Start with a completely blank page and build up your CV from scratch. Start with the job advert and use the job description to pinpoint the exact skills they are looking for. Try to match as many of those skills as possible, and use the same words as the job advert. These important keywords keep you on the same page as the employer.

“A scatter-gun approach for multiple applications is usually doomed to disappointment.”

~ Neville Rose

4. One mistake will cost you

We cannot stress enough how important it is to apply with a flawless CV. Just one teeny tiny error can result in rejection. Whilst some employers may be a little more relaxed about this, most won’t be. You cannot take the chance as you may never realise it was that error that resulted in rejection – and not your talents.

But don’t forget that a mistake doesn’t just boil down to spelling or grammar. You can also be rejected for a poorly presented CV. Your layout and overall presentation is at stake here too. For example, too many or too little spacing between your sections can look odd. You don’t want to leave the employer scratching their head, so keep your layout as simple as possible.

5. Never forget what you’ve achieved

When you’re working in a job for many years it’s important to remember that anything significant needs to be logged. If you don’t log any changes, promotions, added responsibility – you may forget to include them in your CV.

Don’t relax too much into a role and expect things to always be the same. Not only will small changes happen, huge changes will inevitably come too. This could be a promotion or a move to another department or branch. You may want to leave to seek out a new role or you may even be made redundant.

No matter what happens you should keep your CV up to date. This doesn’t mean that you should constantly keep re-writing a new CV every time you want to add something. Just make a note of something so it’s tracked for future reference. You never know when you might need to write a new CV for a new job or even career. Make you life easier by tracking every move, and more importantly, any outstanding achievements.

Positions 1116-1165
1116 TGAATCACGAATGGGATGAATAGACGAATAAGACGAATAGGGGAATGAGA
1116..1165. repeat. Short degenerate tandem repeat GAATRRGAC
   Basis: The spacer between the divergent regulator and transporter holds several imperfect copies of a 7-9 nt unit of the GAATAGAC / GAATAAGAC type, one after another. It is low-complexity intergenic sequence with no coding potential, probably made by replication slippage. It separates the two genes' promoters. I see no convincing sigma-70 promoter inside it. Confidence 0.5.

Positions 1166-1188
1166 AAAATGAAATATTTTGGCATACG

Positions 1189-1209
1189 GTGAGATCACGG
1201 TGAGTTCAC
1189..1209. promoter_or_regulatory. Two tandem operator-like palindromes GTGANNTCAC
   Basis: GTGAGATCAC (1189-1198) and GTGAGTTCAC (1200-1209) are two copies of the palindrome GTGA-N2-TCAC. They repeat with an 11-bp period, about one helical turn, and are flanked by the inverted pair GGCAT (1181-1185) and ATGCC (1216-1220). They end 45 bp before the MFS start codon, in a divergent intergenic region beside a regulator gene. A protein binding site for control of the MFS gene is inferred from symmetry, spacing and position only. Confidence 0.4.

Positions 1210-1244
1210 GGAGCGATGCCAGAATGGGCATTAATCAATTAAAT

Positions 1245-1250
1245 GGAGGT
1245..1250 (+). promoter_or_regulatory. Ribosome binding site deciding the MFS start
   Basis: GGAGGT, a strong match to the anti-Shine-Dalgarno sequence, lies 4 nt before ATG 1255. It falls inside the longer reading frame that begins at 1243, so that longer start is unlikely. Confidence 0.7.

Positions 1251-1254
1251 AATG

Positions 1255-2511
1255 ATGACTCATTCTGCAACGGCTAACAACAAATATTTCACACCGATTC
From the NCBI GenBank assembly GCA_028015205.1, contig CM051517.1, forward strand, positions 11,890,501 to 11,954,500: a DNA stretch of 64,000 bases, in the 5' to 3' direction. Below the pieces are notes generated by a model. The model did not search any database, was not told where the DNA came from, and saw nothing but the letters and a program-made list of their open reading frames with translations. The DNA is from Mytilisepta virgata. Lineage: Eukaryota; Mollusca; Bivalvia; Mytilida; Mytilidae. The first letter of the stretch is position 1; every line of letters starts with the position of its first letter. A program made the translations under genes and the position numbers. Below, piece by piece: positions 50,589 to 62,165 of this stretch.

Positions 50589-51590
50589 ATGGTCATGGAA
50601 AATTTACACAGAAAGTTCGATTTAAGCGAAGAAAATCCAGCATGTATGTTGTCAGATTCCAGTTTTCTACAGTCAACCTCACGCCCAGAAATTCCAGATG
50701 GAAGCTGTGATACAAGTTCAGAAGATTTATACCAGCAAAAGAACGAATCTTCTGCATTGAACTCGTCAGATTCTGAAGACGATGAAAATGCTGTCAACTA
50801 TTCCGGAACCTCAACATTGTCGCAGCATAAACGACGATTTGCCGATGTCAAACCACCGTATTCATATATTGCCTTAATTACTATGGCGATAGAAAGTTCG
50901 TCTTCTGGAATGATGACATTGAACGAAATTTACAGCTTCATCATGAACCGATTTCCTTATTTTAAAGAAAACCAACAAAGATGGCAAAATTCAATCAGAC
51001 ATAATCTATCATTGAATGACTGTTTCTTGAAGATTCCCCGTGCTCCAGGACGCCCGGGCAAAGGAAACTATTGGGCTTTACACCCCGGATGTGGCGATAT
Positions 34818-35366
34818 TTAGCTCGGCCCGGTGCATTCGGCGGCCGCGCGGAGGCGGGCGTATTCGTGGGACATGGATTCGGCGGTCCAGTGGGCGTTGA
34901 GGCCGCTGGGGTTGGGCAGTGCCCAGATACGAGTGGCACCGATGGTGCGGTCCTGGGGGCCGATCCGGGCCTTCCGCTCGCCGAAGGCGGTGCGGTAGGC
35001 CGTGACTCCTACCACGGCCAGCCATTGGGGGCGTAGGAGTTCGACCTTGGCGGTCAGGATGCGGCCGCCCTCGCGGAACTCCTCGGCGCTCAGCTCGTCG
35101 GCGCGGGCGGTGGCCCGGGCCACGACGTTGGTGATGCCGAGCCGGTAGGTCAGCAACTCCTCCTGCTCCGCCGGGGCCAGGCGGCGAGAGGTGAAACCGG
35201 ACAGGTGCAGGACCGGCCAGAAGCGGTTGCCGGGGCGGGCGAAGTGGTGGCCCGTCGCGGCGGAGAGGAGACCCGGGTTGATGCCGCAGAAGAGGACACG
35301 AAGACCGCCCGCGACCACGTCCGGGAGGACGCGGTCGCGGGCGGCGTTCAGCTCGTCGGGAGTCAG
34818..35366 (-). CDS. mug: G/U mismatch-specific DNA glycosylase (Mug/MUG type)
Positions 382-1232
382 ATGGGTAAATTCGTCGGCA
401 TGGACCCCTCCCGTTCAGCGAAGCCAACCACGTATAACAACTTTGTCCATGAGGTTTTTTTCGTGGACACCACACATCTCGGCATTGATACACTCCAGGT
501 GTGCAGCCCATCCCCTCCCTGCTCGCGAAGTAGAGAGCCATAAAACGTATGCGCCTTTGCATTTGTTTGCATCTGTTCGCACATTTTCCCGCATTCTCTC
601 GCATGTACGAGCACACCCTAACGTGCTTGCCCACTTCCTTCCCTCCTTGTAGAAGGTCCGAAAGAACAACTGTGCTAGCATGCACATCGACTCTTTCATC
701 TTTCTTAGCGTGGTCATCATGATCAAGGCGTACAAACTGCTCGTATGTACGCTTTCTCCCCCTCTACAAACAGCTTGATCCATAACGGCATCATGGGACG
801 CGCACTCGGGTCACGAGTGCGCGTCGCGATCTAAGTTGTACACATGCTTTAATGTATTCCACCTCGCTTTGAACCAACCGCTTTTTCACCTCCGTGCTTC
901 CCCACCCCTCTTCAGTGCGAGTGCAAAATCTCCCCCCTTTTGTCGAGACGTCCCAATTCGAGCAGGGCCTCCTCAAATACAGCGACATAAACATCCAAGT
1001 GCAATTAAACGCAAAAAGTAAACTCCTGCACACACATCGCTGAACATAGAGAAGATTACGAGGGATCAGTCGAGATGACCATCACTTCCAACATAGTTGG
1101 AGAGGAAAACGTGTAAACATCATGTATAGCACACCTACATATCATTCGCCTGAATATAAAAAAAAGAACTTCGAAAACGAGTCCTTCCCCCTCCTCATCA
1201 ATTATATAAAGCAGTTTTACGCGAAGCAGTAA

6. Use a CV template

One of the best ways to start a brand new CV is to choose a ready made CV template. This will save you a huge amount of time and stress. Not only that, but it will look fantastic!

You can find free CV templates here:

If you’ve never come across a CV template website before you may be wondering what all the fuss is about. Basically, rather than create your own CV layout from scratch you can instead choose from hundreds of designs. This will allow you the freedom to focus all your efforts onto the content of your CV.

Most job seekers who start with a completely blank page struggle to create the right professional design. Not only that, it can be difficult to remember all the sections that are required – especially for recent school leavers. Choosing the right CV template takes all that hassle away, and can ensure you end up with a far better looking CV than if you’d created it yourself.